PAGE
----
A veritable carnival of geeky sci-fi delights.

Earthman Jack vs. The Secret Army

Kadish’s follow-up volume to Earthman Jack vs. The Ghost Planet (2013) sends its heroes into the heart of the Regulus Empire.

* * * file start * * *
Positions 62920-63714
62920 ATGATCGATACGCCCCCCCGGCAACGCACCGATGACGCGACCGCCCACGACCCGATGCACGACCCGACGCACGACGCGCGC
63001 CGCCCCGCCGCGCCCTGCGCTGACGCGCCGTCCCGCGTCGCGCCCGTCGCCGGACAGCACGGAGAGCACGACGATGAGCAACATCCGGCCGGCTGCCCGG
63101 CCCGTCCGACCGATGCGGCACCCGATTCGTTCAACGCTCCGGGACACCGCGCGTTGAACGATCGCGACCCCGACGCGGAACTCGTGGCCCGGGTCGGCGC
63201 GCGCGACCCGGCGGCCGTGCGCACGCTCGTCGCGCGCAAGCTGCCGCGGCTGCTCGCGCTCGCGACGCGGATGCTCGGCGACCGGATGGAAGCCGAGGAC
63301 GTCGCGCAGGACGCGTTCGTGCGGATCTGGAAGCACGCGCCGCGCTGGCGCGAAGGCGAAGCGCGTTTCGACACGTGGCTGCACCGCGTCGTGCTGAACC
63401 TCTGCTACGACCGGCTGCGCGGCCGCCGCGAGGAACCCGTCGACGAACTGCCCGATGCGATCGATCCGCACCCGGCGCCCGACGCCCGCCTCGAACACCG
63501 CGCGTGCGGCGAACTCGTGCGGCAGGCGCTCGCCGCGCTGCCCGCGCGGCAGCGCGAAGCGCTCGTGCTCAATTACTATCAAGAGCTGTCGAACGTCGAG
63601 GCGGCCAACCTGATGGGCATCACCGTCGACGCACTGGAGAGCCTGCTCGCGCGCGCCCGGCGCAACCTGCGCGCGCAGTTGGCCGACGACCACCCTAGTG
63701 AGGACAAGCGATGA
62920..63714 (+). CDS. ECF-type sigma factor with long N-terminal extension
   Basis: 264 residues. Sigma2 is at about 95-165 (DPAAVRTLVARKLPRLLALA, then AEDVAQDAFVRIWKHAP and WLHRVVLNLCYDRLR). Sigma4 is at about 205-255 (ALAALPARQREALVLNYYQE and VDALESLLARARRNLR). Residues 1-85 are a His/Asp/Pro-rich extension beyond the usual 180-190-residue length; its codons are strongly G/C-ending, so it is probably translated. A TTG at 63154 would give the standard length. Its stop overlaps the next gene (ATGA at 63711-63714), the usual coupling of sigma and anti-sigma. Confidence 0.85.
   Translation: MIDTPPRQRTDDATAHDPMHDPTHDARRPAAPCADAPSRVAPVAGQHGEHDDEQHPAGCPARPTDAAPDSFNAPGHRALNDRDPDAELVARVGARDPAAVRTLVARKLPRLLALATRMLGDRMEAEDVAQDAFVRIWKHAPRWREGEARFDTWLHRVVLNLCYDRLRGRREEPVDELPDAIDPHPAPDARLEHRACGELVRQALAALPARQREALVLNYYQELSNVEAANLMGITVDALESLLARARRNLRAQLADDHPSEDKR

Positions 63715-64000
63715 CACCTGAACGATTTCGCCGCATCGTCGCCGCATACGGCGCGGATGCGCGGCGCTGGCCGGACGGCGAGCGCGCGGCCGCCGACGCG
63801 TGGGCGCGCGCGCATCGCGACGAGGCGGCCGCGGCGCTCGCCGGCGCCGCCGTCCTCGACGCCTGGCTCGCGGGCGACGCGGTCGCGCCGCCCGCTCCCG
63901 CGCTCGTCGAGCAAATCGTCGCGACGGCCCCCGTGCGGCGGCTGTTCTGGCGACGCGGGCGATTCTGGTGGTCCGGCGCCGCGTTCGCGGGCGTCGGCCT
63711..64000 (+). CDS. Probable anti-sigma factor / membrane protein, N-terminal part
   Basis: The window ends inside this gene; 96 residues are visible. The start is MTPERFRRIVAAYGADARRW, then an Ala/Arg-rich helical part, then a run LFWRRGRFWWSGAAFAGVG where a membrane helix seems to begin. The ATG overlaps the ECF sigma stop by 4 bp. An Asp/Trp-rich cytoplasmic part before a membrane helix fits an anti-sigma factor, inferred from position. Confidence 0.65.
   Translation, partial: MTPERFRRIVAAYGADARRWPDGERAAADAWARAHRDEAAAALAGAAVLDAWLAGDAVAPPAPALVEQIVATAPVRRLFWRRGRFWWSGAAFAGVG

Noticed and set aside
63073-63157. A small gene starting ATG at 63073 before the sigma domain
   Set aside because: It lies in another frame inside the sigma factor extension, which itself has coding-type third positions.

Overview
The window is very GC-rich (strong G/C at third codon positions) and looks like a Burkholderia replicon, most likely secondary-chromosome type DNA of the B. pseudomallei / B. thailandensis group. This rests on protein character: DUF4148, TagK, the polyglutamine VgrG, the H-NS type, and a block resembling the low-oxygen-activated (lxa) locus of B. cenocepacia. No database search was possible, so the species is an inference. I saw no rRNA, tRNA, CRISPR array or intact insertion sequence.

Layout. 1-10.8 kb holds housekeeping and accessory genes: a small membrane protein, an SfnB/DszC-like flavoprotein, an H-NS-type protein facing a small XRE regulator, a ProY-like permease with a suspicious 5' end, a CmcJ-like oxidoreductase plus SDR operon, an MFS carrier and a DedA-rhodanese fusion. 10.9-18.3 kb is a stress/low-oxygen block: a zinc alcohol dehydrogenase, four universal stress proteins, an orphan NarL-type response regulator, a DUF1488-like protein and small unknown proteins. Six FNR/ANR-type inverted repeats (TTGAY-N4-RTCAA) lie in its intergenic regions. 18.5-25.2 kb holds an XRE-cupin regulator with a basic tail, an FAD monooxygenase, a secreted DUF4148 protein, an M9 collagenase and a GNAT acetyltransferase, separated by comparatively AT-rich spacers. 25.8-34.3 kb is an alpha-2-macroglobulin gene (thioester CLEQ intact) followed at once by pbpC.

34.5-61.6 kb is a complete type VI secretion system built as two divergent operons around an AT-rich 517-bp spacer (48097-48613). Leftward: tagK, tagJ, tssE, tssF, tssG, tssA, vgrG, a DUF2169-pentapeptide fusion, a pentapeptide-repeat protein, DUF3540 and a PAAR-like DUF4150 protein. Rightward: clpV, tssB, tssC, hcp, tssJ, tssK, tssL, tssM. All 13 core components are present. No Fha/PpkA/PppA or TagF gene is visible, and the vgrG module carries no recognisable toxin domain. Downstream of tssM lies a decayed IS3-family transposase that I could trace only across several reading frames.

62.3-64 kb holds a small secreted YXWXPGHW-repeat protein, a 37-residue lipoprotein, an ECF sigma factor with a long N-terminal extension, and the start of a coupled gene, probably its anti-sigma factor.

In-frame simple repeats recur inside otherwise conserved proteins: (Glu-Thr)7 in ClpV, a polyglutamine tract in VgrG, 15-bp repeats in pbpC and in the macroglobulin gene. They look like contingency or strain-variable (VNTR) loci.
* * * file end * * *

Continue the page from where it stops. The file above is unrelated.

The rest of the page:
After defeating the Deathlord Supreme Zarrod, 15-year-old Jack Finnegan and his heroic friends—professor Green, Scallywag the Red, Heckubus Moriarty, and Grohm the Rognok—have escaped the Ghost Planet. Traveling in the Ancients’ miraculous Earthship, they escort Princess Glorianna (formerly a student named Anna) back to the Regulus Empire and to the planet Omnicron Prime, where she will rule. The sprawling, technologically advanced world celebrates Jack as a hero, but Anna, whom he deeply loves, insists that her duties to the galactic realm preclude their future together. Eventually, Chief of Intelligence Phineas Alabaster learns of Jack’s devotion and asks him to cozy up to the Legacy families who are ruthlessly competing to marry into the throne: the Evenstars and the Skyborns. As Jack dates Kimlee Evenstar and befriends Mourdock Skyborn, he becomes entangled in Omnicron’s deadly politics and learns that the Deathlords’ reach is greater and more insidious than he previously imagined. After multiple assassination attempts throw things into chaos, Anna begins enforcing her rule with suspicious brutality. With Jack’s friends scattered across Omnicron and his Earthship held by the Maguffyn Corporation, who can help him expose the secret army manipulating the empire? Author Kadish uses his flair for humor, tightly threaded plots, and nerdy trivia to widen the scope of his YA space opera. Although the tone mostly revels in goofball wit, some self-aware cheekiness occasionally appears; for example, one character likens the previous Earthman Jack adventure to “a bad piece of fantasy fiction someone wrote to entertain simple-minded beings of questionable worthiness to society.” The cultural references, meanwhile, turn the novel into a Grand Central Station of sci-fi weirdness (including an apparent nod to 1980s TV character Max Headroom). Kadish’s cinema worship sometimes feels like a narrative crutch; for example, the same Ghostbusters gag opens and nearly closes the story. However, some of the characters temper the silliness with heart and intelligence. A cliffhanger ending provides an ideal place for readers of this kaleidoscopic saga to catch their breath.